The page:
Blacks, Jews and the house on Pennsylvania Avenue.
Special To The Jewish Week
Everyone is familiar with the parlor game so fashionable among armchair Jewish and African-American politicos. You know, the one with the implausibly absurd question: Who will become the first Jew or black to be elected president, and which one will come first?
It was 8:15 on Saturday morning, and Rabbis Shmuel Fuerst and Moshe Unger of Chicago were dressed in their Sabbath best: beaver-pelt shtreimels, or Polish-style hats on their heads; long black silk caftans draping their bodies; and thin white socks over their black knickers.
But last Saturday morning, these two bearded, ultra-traditional Orthodox Jews were not walking to synagogue on the city's heavily white North Side; they were riding in a car driven by a non-Jewish friend to meet the Rev. Jesse Jackson on the city's mostly black South Side.
At the urging of leaders in the Iranian Jewish community here, American Jewish leaders this week suspended their public campaign calling for the release of 13 Jews accused of espionage in Iran.
Instead, they are beginning to implicitly acknowledge the inevitability of a trial for the 13 by shifting their demands to the legal arena.
Black-Jewish tensions escalated this week following the selection of the first Jewish vice presidential candidate of a major party in American history. Even as the Rev. Jesse Jackson voiced strong support for Sen. Joseph Lieberman during a speech at the Democratic National Convention in Los Angeles Tuesday night, and as Lieberman met with the Congressional Black Caucus to assuage their fears about his stand on affirmative action, attacks on Lieberman came from other corners of the black community.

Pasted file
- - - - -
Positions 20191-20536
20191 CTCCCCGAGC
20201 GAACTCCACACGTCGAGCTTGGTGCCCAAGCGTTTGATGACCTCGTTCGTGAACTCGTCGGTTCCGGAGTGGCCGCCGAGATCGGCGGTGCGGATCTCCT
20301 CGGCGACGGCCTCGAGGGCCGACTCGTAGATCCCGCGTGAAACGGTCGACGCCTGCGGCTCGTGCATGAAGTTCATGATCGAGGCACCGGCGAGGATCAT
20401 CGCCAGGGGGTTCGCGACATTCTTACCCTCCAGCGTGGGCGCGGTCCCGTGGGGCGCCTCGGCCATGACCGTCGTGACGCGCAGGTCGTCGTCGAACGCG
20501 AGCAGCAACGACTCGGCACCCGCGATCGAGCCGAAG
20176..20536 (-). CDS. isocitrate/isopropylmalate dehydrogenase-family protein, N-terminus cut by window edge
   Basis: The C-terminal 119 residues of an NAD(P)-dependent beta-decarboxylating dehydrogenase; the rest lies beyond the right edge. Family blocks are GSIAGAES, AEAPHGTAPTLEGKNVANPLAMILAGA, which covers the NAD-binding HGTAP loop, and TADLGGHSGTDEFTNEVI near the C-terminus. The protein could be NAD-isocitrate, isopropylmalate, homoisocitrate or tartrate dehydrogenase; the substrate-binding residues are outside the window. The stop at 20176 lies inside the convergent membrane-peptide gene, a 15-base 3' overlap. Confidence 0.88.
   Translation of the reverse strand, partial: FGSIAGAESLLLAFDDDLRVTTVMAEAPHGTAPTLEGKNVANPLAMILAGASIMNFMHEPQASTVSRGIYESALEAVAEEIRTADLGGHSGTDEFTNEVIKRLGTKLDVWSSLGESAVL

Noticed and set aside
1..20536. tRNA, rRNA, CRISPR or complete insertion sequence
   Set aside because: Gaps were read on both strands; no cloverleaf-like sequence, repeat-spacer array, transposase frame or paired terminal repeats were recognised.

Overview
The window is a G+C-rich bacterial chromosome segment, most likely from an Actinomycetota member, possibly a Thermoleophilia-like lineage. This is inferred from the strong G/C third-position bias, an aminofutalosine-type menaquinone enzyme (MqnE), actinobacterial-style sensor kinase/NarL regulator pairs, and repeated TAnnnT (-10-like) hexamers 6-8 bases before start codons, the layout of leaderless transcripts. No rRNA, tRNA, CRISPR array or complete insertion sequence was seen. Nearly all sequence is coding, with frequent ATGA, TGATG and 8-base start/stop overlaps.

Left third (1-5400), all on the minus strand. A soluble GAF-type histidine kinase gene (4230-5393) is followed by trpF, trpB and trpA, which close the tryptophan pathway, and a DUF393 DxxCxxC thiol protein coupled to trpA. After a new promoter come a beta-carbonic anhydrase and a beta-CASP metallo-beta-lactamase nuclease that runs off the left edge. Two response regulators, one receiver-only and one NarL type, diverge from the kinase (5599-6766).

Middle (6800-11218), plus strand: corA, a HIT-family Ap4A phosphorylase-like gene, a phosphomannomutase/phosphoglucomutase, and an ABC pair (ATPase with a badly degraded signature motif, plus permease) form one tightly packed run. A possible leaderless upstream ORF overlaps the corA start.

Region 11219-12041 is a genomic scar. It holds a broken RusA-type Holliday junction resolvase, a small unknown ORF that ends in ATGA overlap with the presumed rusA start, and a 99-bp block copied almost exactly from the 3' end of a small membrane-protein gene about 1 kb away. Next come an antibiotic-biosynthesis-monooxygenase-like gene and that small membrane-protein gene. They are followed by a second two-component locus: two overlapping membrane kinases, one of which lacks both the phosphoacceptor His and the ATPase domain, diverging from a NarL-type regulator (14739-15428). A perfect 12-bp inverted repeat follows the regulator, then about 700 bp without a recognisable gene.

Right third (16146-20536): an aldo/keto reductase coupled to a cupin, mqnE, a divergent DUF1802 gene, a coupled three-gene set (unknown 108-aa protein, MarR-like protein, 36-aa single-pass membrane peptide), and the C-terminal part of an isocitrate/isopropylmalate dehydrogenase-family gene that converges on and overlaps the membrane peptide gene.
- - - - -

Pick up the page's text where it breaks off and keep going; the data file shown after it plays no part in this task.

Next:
Pro-Israel money will help give Joe Lieberman the ability to run a serious race if he sticks with his vow to make an independent bid to keep his Senate seat, according to political insiders and some pro-Israel donors themselves.
This support, they said, will counterbalance the evaporation of political backing Lieberman will now likely experience from his Democratic Party colleagues with the victory Tuesday of his primary opponent in Connecticut, Ned Lamont.
A man who likes extinct languages, Mel Gibson had a chance to practice his Latin this summer — he made several mea culpas.
Following his drunken, sexist, profane, anti-Semitic tirade in Malibu in July, the actor-director apologized to the police officers who arrested him. He apologized in a general public statement for saying “despicable” things. He apologized “specifically to everyone in the Jewish community,” to “those who have been hurt and offended by those words.”
Wednesday, September 16th, 2009
I’ve mostly tuned out all the deep analysis over Norman Podhoretz’s new book asking “Why Are Jews Liberals,” mostly because the whole discussion seems to me be about finding fancy ways to say the obvious. Talk about deju vu; this argument has been going on for decades, and we’re mostly still hearing the same blather.
Friday, October 17th, 2008
James Besser in Washington
The Rev. Jesse Jackson may have nothing to do with the Barack Obama presidential campaign, but that isn’t stopping the Republicans from using Jackson’s latest bizarre outburst to tar the Democratic presidential nominee.
Friday, October 3rd, 2008
James Besser in Washington
This week’s polls are showing Sen. Barack Obama opening up a significant lead over Sen. John McCain, but don’t start placing your bets on the November outcome. A cascade of events and some unprecedented political factors make this the most volatile election year in recent history.